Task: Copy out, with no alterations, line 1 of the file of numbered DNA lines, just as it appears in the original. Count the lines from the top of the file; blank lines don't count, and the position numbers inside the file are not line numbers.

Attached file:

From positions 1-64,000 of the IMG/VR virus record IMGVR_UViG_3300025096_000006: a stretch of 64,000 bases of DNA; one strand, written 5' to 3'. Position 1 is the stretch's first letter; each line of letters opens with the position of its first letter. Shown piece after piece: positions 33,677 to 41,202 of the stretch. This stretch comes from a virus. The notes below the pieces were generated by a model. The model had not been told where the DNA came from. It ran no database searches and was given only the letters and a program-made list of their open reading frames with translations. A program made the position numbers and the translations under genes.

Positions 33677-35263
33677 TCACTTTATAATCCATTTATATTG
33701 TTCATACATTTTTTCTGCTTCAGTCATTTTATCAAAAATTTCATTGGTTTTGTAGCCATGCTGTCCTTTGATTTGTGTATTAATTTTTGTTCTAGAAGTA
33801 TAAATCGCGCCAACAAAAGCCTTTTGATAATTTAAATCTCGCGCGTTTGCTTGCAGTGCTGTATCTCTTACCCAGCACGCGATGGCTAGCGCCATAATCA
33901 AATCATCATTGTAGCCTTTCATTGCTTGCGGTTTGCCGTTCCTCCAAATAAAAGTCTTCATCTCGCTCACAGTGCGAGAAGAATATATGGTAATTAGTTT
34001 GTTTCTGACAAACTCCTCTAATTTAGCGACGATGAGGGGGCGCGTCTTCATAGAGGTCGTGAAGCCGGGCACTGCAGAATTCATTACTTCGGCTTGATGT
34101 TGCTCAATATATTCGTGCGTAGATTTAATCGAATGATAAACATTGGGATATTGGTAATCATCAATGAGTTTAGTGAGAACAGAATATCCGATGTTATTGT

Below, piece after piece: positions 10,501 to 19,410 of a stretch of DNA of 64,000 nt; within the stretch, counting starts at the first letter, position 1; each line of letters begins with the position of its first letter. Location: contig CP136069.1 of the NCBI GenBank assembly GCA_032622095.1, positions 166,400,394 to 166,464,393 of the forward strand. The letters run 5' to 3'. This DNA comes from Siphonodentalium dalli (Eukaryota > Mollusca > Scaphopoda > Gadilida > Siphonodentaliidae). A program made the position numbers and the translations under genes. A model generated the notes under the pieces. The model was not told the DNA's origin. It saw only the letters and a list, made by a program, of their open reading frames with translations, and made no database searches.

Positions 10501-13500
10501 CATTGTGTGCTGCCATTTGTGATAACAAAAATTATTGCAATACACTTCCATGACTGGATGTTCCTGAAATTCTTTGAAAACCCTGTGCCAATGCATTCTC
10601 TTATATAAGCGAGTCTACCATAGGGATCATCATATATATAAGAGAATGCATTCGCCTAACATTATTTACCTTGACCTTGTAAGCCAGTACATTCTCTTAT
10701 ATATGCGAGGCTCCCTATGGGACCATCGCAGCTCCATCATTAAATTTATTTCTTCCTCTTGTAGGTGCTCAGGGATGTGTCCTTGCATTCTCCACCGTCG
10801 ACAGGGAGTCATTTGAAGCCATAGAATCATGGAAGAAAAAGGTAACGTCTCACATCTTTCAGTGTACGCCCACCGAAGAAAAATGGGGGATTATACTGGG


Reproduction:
From positions 1-64,000 of the IMG/VR virus record IMGVR_UViG_3300025096_000006: a stretch of 64,000 bases of DNA; one strand, written 5' to 3'. Position 1 is the stretch's first letter; each line of letters opens with the position of its first letter. Shown piece after piece: positions 33,677 to 41,202 of the stretch. This stretch comes from a virus. The notes below the pieces were generated by a model. The model had not been told where the DNA came from. It ran no database searches and was given only the letters and a program-made list of their open reading frames with translations. A program made the position numbers and the translations under genes.